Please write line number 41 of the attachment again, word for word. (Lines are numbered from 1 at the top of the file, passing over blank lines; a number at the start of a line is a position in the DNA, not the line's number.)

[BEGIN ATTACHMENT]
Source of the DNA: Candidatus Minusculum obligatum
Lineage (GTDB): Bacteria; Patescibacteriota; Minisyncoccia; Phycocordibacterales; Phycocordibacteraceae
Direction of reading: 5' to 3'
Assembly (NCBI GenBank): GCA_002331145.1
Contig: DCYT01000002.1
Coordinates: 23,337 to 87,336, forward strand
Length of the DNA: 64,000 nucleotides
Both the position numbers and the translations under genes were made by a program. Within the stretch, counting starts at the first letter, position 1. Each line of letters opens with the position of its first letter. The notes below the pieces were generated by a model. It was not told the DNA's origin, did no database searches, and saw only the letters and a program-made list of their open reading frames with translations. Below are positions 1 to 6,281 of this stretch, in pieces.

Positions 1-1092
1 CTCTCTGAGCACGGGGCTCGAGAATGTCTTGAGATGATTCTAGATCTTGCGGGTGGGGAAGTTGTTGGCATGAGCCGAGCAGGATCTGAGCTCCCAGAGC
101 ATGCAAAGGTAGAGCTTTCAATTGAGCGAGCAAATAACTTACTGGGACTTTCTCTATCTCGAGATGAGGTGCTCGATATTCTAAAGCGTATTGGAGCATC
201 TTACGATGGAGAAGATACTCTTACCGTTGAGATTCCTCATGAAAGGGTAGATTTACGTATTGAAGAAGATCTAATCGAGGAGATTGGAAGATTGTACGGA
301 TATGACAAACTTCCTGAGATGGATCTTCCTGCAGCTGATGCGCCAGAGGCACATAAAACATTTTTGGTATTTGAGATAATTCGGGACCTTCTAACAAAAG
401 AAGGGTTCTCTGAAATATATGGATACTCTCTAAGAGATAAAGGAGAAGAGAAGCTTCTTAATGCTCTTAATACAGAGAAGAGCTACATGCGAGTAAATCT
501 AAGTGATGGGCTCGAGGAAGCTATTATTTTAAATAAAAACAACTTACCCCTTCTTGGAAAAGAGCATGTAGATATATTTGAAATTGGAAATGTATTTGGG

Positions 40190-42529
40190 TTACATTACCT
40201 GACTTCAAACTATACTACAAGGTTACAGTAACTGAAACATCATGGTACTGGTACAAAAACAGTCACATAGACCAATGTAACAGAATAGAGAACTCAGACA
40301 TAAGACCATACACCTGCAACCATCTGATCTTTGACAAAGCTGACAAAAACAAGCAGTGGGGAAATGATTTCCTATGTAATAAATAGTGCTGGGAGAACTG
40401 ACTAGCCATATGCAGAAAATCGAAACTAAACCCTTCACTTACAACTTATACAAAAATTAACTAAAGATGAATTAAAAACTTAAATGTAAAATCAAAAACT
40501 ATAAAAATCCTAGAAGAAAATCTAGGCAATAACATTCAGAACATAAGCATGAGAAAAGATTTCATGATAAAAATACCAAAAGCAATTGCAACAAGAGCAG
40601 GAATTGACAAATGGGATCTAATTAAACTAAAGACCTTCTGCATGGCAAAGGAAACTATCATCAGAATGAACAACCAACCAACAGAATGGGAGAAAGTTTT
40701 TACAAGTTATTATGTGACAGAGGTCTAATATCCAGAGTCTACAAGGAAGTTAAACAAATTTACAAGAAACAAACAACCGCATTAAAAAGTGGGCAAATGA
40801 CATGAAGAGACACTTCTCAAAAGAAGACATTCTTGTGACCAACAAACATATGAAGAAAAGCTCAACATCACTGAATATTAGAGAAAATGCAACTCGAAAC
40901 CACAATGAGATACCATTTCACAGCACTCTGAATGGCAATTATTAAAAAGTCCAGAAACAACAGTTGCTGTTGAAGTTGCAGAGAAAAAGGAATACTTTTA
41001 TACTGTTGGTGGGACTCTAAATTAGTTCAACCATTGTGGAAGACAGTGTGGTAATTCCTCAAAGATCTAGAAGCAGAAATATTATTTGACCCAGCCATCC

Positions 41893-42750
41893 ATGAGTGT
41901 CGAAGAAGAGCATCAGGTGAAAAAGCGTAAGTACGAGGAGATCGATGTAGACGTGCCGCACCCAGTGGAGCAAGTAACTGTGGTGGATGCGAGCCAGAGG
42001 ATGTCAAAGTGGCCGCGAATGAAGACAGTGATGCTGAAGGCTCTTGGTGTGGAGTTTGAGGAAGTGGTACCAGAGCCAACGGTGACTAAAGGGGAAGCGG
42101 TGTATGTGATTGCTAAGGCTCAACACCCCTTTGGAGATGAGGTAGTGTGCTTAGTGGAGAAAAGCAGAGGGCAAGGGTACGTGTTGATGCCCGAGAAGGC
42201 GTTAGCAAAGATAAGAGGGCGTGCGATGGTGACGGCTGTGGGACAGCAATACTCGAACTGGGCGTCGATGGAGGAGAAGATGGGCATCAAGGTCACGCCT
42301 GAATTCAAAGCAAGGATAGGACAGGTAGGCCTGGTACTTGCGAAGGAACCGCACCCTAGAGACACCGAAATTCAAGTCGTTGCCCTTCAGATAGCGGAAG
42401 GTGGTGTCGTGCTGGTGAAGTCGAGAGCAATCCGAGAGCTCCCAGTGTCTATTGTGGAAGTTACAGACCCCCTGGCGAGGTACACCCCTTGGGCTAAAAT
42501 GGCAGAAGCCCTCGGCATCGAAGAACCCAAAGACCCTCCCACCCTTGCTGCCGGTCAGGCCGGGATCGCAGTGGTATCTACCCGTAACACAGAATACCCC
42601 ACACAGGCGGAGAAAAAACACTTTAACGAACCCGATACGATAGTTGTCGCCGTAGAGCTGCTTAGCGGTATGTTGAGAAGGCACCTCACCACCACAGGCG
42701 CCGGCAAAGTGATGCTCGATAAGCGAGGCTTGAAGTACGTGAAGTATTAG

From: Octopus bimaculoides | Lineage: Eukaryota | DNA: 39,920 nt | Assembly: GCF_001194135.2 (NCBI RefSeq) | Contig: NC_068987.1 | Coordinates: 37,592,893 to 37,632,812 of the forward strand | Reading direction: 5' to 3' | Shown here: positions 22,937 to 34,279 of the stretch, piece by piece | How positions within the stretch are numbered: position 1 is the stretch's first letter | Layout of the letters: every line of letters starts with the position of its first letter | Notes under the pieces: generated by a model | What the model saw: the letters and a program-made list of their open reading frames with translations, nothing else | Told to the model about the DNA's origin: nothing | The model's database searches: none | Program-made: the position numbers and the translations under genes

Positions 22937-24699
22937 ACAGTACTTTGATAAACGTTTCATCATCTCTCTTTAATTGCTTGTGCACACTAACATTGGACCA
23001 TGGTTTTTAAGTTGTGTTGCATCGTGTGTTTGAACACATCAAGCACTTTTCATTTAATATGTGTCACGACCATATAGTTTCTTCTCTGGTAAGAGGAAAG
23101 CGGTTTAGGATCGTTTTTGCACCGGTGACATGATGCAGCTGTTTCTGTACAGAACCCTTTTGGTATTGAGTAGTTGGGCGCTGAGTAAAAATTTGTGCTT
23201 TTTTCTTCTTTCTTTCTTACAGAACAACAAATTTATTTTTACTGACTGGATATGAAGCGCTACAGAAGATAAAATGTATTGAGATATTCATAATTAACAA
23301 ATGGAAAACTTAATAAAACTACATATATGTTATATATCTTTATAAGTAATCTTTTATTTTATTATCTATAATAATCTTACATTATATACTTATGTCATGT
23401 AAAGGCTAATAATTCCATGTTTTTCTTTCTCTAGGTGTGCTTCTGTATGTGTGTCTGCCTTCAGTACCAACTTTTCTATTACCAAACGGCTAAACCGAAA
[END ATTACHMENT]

23001 TGGTTTTTAAGTTGTGTTGCATCGTGTGTTTGAACACATCAAGCACTTTTCATTTAATATGTGTCACGACCATATAGTTTCTTCTCTGGTAAGAGGAAAG